Stars: Ronald Reagan, Dorothy Malone
Rating: NR (Not Rated)
Runtime: 80 minutes
Dick Wolf (Law & Order) has claimed that Arthur Conan Doyle inspired him to create Criminal Intent. Indeed, the brilliant--if socially awkward--Robert "Bobby" Goren (Vincent D'Onofrio) and cool-headed partner Alexandra "Alex" Eames (Kathryn Erbe) do come across like a modern day Holmes and Watson. Rather than England, however, they're members of New York's major case squad. (Trivia buffs may find it of interest that D'Onofrio played Holmes's arch-nemesis Moriarty in the 2002 made-for-cable movie Case of Evil.) The show, which premiered in 2001, added "criminal" to the successful "law" and "order" equation. Each episode moves back and forth between the efforts of Goren and Eames to track down "the worst criminal offenders" and the efforts of the offenders to evade capture. The detectives report to plainspoken Captain Deakins (Jamey Sheridan) and work closely with urbane ADA Carter (Courtney B. Vance). Criminal Intent could hardly be mistaken for a comedy, but it can be lighter on its feet than Law & Order and Special Victims Unit--even if the crimes are just as grim. The fun comes from watching Goren and Eames do whatever it takes to catch the perps. As long as it's legal--they'll do it. Highlights of the first season include "Jones" with Griffin Dunne (An American Werewolf in London) as a philandering lawyer, "Badge" with Viola Davis (Solaris) as a corrupt ex-cop, and "Phantom" with Michael Emerson (The Practice) as a desperate family man. The last is based on the same real-life case that inspired the critically acclaimed French film Time Out (in the movie and teleplay, the protagonist pretends to work for the UN; in reality, Jean-Claude Romand pretended to be a doctor). Other cases, also often suggested by actual events, concern burglary, forgery, and money laundering--although murder is always mixed up in there somewhere. Featuring guest appearance from Law & Order detectives Green (Jesse L. Martin) and Briscoe (Jerry Orbach) in "Poison" and Lieutenant Van Buren (S. Epatha Merkerson) in "Badge." --Kathleen C. Fennessy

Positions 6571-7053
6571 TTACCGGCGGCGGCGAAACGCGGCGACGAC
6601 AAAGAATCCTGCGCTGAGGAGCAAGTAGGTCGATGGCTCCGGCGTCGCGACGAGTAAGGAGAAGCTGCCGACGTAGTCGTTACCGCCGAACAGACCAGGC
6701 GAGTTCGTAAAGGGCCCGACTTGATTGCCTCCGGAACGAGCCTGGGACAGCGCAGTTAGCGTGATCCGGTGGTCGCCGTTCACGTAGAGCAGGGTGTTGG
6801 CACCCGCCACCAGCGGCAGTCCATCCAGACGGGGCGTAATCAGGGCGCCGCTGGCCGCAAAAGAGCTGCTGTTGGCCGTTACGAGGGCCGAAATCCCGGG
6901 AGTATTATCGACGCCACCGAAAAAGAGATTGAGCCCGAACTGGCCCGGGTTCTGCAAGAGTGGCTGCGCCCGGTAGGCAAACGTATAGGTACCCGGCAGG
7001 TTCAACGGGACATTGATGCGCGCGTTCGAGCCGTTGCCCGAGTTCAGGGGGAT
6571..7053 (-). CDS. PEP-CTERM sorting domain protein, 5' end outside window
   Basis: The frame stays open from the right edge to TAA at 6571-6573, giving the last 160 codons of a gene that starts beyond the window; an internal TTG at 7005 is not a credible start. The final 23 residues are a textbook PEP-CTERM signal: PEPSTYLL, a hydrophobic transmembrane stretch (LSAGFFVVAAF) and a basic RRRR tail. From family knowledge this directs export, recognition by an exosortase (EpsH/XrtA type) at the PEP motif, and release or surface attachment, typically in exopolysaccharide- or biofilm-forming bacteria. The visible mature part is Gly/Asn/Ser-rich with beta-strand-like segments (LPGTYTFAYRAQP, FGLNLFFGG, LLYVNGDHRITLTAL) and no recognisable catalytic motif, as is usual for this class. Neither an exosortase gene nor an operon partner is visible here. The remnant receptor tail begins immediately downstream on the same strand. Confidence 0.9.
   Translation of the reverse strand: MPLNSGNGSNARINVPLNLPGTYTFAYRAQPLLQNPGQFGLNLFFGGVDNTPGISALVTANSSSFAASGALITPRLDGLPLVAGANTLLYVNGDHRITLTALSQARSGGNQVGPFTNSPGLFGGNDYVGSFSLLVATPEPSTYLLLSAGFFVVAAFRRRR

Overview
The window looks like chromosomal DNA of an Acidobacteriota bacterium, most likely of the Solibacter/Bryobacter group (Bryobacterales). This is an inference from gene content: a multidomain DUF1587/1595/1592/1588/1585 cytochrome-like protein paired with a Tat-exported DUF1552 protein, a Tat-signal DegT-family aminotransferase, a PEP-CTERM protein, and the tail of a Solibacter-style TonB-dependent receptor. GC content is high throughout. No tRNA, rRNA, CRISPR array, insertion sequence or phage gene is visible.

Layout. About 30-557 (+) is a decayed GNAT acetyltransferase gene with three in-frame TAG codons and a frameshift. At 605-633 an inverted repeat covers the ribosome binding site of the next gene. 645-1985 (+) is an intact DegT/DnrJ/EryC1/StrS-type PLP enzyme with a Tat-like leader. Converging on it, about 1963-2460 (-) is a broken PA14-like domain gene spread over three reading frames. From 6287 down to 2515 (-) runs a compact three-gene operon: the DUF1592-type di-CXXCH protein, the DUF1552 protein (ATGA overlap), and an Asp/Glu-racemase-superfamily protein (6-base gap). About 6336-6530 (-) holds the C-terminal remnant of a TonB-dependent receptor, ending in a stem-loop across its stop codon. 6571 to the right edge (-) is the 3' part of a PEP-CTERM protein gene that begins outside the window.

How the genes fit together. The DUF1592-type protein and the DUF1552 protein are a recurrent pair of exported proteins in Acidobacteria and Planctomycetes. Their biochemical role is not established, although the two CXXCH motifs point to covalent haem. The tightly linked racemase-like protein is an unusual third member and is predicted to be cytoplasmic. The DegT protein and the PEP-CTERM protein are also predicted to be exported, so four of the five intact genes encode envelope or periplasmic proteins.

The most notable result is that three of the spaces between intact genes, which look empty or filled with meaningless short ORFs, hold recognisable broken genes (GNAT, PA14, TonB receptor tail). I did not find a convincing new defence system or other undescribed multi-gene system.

Why didn't you shoot me when you had the chance?
I'm hired to keep the peace, not kill people.
Seems like the two of them sort of go hand in hand.
At least you got the satisfaction of knowin' you'll get hung legal.
That might be some satisfaction to you. But I can't help thinkin' you wind up dead either way.
Where's the Durango Kid?
You mean to say you brought him back alive?
Well, for the time being.
Now, we've been friends for a long time, Frame. But since you cleaned up this town, I can't hardly make a living. How do you expect me to make any money off of him?
Don't worry about it friend, you won't have to wait long.